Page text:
Turning dirt on an awaited project that will muzzle blaring horns as freight trains pass through San Marcos, a contractor has begun building raised medians where Posey Road crosses over a pair of Union Pacific railroad tracks.
The Federal Railroad Administration requires train engineers to sound a series of warning signals — two long blasts followed by one short blast followed by another long, repeated “as necessary” — at every street that crosses tracks at ground level. With nearly 70 at-grade crossings within the city limits, the daily — and nightly — processional of trains results in a periodic ear-splitting serenade of up to 110 decibels.
The “quiet zone” project will replace the warning horns with dinging bells, flashing lights and either gates that span the width of a street or raised medians that prevent drivers from attempting to zip around closed crossing arms.
The $1.1 million project encompasses 26 railroad crossings spread along about 9¾ miles of track. The quiet zone has been on the city’s capital improvements checklist since 2006.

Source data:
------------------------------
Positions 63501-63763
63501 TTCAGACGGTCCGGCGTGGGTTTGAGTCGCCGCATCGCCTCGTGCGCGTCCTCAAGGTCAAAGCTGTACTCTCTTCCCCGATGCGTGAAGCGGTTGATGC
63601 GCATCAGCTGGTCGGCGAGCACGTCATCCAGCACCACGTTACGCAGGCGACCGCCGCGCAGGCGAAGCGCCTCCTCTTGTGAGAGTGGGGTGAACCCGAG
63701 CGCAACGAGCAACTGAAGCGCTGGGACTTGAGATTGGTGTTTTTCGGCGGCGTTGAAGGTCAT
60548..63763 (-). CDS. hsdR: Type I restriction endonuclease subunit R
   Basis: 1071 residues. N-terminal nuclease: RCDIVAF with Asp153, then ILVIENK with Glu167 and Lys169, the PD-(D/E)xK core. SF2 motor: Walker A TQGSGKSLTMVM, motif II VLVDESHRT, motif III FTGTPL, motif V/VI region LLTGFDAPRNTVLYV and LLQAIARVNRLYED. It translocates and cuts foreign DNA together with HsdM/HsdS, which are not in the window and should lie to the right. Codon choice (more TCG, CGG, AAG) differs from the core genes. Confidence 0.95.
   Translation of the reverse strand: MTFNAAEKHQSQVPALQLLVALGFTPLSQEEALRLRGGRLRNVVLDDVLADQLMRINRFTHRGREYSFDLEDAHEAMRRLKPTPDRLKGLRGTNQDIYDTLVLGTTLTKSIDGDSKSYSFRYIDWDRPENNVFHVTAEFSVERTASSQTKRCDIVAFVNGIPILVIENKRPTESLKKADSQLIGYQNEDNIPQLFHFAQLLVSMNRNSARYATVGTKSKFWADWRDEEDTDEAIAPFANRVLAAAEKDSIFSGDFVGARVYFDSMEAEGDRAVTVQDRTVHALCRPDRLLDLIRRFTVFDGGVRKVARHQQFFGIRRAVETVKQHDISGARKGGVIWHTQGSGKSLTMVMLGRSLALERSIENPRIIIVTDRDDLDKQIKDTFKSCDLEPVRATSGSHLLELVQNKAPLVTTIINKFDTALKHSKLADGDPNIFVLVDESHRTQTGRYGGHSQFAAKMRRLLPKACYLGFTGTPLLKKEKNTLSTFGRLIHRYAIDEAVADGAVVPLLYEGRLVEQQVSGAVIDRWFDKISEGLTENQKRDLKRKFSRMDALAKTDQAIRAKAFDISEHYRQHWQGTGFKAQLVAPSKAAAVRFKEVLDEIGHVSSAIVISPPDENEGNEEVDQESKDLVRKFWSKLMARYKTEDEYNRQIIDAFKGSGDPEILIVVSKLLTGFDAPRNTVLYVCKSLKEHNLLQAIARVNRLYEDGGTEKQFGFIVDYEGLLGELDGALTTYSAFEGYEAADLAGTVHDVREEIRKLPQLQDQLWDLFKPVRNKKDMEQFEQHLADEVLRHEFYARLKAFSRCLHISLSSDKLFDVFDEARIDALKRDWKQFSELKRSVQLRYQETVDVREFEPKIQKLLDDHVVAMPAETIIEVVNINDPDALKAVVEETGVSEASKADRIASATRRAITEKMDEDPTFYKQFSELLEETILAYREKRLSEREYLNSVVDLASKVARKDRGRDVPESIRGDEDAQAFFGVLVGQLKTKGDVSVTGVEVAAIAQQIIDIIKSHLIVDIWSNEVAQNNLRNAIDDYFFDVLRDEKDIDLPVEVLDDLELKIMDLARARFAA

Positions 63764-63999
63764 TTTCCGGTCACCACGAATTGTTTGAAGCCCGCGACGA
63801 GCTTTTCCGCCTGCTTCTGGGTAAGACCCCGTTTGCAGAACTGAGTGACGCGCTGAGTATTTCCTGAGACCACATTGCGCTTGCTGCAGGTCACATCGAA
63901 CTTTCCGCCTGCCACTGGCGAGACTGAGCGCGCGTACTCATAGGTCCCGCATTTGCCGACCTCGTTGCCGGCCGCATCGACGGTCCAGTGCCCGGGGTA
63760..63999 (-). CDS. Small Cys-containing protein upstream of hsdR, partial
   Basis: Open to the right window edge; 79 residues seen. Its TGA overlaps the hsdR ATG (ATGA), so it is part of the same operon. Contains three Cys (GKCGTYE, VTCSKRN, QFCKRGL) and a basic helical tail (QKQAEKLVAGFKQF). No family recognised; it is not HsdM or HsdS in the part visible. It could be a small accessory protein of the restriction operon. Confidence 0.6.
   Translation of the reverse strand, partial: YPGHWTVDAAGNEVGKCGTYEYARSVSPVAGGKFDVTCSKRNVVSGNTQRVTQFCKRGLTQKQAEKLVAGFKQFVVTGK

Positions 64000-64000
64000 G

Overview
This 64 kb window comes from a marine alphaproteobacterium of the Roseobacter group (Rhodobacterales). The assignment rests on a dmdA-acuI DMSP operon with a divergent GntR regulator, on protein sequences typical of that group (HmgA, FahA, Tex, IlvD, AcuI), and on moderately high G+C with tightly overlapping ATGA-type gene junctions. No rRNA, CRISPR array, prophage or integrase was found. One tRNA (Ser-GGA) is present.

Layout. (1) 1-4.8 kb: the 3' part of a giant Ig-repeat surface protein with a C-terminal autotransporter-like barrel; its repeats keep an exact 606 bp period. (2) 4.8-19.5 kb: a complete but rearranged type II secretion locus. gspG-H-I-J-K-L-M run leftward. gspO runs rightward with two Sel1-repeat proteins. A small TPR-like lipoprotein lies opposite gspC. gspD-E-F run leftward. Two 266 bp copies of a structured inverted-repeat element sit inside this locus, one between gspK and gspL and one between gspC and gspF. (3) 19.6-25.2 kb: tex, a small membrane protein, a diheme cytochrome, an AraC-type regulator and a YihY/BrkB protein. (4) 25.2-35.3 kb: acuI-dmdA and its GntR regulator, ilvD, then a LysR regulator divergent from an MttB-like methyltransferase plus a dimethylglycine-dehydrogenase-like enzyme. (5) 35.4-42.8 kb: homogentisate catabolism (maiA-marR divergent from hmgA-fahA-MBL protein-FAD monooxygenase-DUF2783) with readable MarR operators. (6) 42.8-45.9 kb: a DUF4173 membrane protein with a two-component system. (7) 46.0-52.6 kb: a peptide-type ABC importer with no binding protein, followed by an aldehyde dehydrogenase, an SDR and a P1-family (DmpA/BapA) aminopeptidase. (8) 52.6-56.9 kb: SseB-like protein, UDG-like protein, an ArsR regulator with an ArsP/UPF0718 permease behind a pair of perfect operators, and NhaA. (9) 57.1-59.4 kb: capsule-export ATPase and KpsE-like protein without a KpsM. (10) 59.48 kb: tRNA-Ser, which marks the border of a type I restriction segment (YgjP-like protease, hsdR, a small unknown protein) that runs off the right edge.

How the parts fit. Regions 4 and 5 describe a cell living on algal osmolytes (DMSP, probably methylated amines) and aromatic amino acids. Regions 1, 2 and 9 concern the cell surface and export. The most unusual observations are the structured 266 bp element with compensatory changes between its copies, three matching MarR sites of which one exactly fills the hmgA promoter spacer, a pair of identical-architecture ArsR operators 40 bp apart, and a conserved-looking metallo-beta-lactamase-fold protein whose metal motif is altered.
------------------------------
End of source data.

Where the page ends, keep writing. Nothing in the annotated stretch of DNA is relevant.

Wimberley-based Myers Concrete Construction has started work on the Posey Road median, to be followed by the addition of medians at Centerpoint Road, McCarty Lane, Hopkins Street at the San Marcos River and Charles Austin Drive. The streets are expected to remain open during construction, said Melissa Millecam, the city’s spokesperson.
After the medians are constructed, Union Pacific will install “quad gates” at the Patton Street crossings, the last step before the city can put up “No Train Horn” signs and the quiet zone will, theoretically at least, go into effect.
City engineers expect construction of eight sets of medians to be completed within four months but have not ventured to guess when Union Pacific will complete the Patton Street work. Still, City Hall officials say the quiet zone is expected to be a sweetly silent reality before the end of the year.